Egon Zehnder profiled six exceptional CEOs offering insights into the leadership challenges and opportunities today's CEOs face.
“Some are born great, some achieve greatness, and some have greatness thrust upon them.” This line from Shakespeare feels only too apt for Jan, an ambitious young executive who was handed the top job at a major global retailer—when he least expected it.
The call to greatness came on a Saturday evening when Jan was at his beach house with his young family. He’d just returned from a challenging kayak trip through rough swell when he glanced at his cellphone and saw five missed calls from his company’s Chairman. “And I thought I’d had my adrenalin jolt for the day!” he remembers wryly. His predecessor had suddenly departed after a clash with the Board, and Jan had been chosen to take his place. An ambitious, fiercely intelligent achiever, he’d always had his eye on the CEO prize—he just never dreamed it would happen so soon. He felt anything but ready.
Not that he lacked ideas. At a time of immense change in the industry, Jan was itching to lead a large-scale transformation. He wanted to unleash digitization—in everything from automation to contactless payments to e-commerce—in a company that had built its reputation in very traditional retail. He wanted to shift from a heavily operations-driven environment to one that was designed for emerging customer needs and experience. And he was passionate about transforming the company culture to make it much more open, diverse, inclusive, and appreciative of its people.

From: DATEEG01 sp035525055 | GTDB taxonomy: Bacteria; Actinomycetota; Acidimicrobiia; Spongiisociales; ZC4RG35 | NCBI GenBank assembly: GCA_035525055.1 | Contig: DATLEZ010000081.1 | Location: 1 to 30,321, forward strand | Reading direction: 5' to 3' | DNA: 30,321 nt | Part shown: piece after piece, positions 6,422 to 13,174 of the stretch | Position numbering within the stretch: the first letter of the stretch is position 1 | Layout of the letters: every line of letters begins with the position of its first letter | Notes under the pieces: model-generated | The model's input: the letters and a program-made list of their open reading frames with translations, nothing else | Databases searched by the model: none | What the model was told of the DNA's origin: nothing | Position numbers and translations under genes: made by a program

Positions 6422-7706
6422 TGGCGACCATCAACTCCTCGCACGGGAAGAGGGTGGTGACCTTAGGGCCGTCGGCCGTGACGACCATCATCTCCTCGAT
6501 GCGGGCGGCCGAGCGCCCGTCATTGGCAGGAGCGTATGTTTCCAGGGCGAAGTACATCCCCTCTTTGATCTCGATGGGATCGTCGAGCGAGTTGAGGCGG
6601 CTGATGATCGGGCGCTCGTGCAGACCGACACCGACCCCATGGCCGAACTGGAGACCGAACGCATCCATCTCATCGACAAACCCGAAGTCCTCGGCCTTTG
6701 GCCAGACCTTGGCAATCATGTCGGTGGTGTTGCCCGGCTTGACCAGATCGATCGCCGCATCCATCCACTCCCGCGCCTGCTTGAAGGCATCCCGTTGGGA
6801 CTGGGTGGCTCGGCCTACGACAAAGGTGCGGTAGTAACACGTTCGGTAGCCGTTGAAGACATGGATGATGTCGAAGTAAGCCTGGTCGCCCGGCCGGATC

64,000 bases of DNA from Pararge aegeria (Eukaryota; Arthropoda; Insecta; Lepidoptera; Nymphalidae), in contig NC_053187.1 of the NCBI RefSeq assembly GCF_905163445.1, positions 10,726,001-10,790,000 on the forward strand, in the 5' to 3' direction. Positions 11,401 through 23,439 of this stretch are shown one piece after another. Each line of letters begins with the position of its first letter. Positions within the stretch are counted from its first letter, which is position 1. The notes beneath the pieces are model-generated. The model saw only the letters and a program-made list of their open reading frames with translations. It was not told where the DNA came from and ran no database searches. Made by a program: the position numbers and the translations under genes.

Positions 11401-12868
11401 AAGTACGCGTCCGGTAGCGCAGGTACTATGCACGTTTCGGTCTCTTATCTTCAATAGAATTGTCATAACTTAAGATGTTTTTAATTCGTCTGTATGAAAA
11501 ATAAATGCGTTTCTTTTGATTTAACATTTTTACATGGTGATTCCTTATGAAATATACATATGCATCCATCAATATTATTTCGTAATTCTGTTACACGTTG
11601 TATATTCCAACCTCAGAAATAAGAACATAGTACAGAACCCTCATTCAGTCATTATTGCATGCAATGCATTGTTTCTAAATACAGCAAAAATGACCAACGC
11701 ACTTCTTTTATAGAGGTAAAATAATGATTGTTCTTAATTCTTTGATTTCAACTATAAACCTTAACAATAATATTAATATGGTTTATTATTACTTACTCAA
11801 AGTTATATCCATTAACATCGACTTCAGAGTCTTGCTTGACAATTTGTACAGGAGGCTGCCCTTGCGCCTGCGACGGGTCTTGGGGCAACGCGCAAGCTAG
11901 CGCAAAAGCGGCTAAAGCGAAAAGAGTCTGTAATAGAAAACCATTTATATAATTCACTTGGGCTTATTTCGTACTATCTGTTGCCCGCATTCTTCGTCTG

Yet, as Jan later confided in us, he found himself uncharacteristically daunted by the prospect. This was a man not well acquainted with failure—as a “straight A” guy his whole life, he’d always had accolades. Now, however, there were no superiors to bestow approval; no one to give him permission, or pat him on the back, or talk him down if he overreached—no one but himself. “It was disorienting,” he admits now. “Here I was, at the brink of my greatest success, and I felt like a kid in school, waiting for my gold star.”
And, of course, there was the Board. This body loomed large in his mind—Jan was all too aware of the fate of his predecessor, and naturally feared the Board might dispense with him too if he fell short. For someone who’d always been the best, such a public humiliation would be devastating. It didn’t help this dynamic that the Board members were stalwarts of local industry, of an older generation, and with largely traditional worldviews. Transformative change was always going to be a hard sell. Jan felt he had to earn his spurs in their eyes, before broaching his ambitious plans—meaning several quarters of solid bottom-line results. This left him in a kind of limbo, waiting for the nod to proceed.